Cyclone Megh killed 14 on Yemen’s Socotra island
ADEN // Cyclone Megh has killed 14 people on Yemen’s Socotra island, the second rare tropical storm to hit the Arabian Peninsula country in days, officials said.
A statement said Megh caused “14 deaths including two women and two children, and injured dozens of people”.
A previous toll from the storm hitting Socotra put the death toll at six.
The island is located 350 kilometres off the Yemeni mainland.
The UN’s humanitarian agency OCHA said Megh appeared to be getting weaker as it made landfall early Tuesday on the Yemeni mainland.
“A thousand houses collapsed and some 2,000 others were damaged” on Socotra, and hundreds of fishing boats were damaged and many livestock animals killed, officials said.
Heavy rain and strong winds also took Socotra’s port out of service and caused extensive damage to the island’s roads, 80 percent of which became impassable.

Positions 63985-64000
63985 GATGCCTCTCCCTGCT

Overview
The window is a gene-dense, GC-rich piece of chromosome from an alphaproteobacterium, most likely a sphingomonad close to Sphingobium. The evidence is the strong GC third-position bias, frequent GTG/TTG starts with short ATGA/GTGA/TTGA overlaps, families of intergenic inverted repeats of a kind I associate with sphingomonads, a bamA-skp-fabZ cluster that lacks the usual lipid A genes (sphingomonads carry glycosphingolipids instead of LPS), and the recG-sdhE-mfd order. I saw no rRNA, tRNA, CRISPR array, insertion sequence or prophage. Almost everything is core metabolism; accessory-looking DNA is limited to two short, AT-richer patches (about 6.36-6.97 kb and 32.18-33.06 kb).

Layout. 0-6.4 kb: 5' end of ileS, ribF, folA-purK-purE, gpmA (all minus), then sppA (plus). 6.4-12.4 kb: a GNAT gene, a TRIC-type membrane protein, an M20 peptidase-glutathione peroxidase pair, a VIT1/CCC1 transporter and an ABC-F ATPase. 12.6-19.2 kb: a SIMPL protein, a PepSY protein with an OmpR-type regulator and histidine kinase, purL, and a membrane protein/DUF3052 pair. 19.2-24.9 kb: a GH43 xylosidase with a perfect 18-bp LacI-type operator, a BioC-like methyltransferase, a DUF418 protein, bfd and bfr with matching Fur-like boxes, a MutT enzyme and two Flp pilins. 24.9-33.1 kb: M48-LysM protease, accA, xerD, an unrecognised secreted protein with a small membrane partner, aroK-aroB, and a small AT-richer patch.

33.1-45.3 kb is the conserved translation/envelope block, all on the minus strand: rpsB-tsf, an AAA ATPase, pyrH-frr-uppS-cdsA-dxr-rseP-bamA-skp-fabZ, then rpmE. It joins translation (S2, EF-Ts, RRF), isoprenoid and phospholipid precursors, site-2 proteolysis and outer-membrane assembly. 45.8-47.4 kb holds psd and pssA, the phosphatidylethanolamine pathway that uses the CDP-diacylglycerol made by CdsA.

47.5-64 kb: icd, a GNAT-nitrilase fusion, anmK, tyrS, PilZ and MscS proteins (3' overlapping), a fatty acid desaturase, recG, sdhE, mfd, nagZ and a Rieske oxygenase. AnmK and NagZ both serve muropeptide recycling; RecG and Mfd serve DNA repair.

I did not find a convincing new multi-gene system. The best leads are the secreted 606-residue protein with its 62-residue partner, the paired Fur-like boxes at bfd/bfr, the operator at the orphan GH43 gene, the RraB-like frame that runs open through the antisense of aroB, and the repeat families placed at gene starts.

Around 800 residents of a small island near Socotra were evacuated to the neighbouring province of Hadramawt on the mainland, a rights activist told AFP.
Cyclone Megh caused panic and prompted appeals for help for residents on Socotra, already badly battered by last week’s cyclone Chapala.
Fisheries Minister Fahd Kavieen, who is from Socotra, urged the United Nations and neighbouring Oman on Sunday to “urgently intervene with emergency teams to save residents” on the island “which is now facing a cyclone stronger than Chapala”.
World Meteorological Organization spokeswoman Clare Nullis said Friday that tropical cyclones are extremely rare over the Arabian Peninsula, and two back-to-back was “an absolutely extraordinary event”.
Chapala killed eight people in southeastern Hadramawt province.
OCHA said Tuesday that Gulf monarchies had sent at least 17 planeloads of humanitarian aide to Socotra in the wake of the storms.
Yemen has been riven by conflict since Iran-backed rebels seized control of the capital Sanaa in September last year and later advanced into other areas.
* Agence France-Presse
Updated: November 11, 2015 04:00 AM